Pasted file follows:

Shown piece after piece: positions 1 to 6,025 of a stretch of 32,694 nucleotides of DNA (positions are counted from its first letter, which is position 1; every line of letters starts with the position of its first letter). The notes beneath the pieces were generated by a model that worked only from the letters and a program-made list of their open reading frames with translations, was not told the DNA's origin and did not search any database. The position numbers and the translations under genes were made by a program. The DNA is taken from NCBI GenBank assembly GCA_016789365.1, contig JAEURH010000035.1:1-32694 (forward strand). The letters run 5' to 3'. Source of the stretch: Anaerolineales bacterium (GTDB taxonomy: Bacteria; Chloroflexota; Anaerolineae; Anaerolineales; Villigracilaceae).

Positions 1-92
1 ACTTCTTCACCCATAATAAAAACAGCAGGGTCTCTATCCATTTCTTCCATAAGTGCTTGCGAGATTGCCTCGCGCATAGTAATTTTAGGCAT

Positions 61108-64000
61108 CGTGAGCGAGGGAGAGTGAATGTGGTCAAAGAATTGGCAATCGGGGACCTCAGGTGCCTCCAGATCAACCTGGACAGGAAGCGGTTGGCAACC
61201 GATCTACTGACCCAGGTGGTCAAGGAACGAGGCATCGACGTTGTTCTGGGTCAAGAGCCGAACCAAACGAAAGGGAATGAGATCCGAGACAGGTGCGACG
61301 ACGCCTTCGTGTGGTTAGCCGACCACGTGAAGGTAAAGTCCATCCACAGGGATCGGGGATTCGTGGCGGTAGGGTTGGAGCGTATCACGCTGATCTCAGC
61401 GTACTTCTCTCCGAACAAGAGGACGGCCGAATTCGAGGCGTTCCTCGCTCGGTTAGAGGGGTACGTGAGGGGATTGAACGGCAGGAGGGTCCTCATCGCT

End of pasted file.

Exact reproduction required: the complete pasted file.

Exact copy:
Shown piece after piece: positions 1 to 6,025 of a stretch of 32,694 nucleotides of DNA (positions are counted from its first letter, which is position 1; every line of letters starts with the position of its first letter). The notes beneath the pieces were generated by a model that worked only from the letters and a program-made list of their open reading frames with translations, was not told the DNA's origin and did not search any database. The position numbers and the translations under genes were made by a program. The DNA is taken from NCBI GenBank assembly GCA_016789365.1, contig JAEURH010000035.1:1-32694 (forward strand). The letters run 5' to 3'. Source of the stretch: Anaerolineales bacterium (GTDB taxonomy: Bacteria; Chloroflexota; Anaerolineae; Anaerolineales; Villigracilaceae).

Positions 1-92
1 ACTTCTTCACCCATAATAAAAACAGCAGGGTCTCTATCCATTTCTTCCATAAGTGCTTGCGAGATTGCCTCGCGCATAGTAATTTTAGGCAT

Positions 61108-64000
61108 CGTGAGCGAGGGAGAGTGAATGTGGTCAAAGAATTGGCAATCGGGGACCTCAGGTGCCTCCAGATCAACCTGGACAGGAAGCGGTTGGCAACC
61201 GATCTACTGACCCAGGTGGTCAAGGAACGAGGCATCGACGTTGTTCTGGGTCAAGAGCCGAACCAAACGAAAGGGAATGAGATCCGAGACAGGTGCGACG
61301 ACGCCTTCGTGTGGTTAGCCGACCACGTGAAGGTAAAGTCCATCCACAGGGATCGGGGATTCGTGGCGGTAGGGTTGGAGCGTATCACGCTGATCTCAGC
61401 GTACTTCTCTCCGAACAAGAGGACGGCCGAATTCGAGGCGTTCCTCGCTCGGTTAGAGGGGTACGTGAGGGGATTGAACGGCAGGAGGGTCCTCATCGCT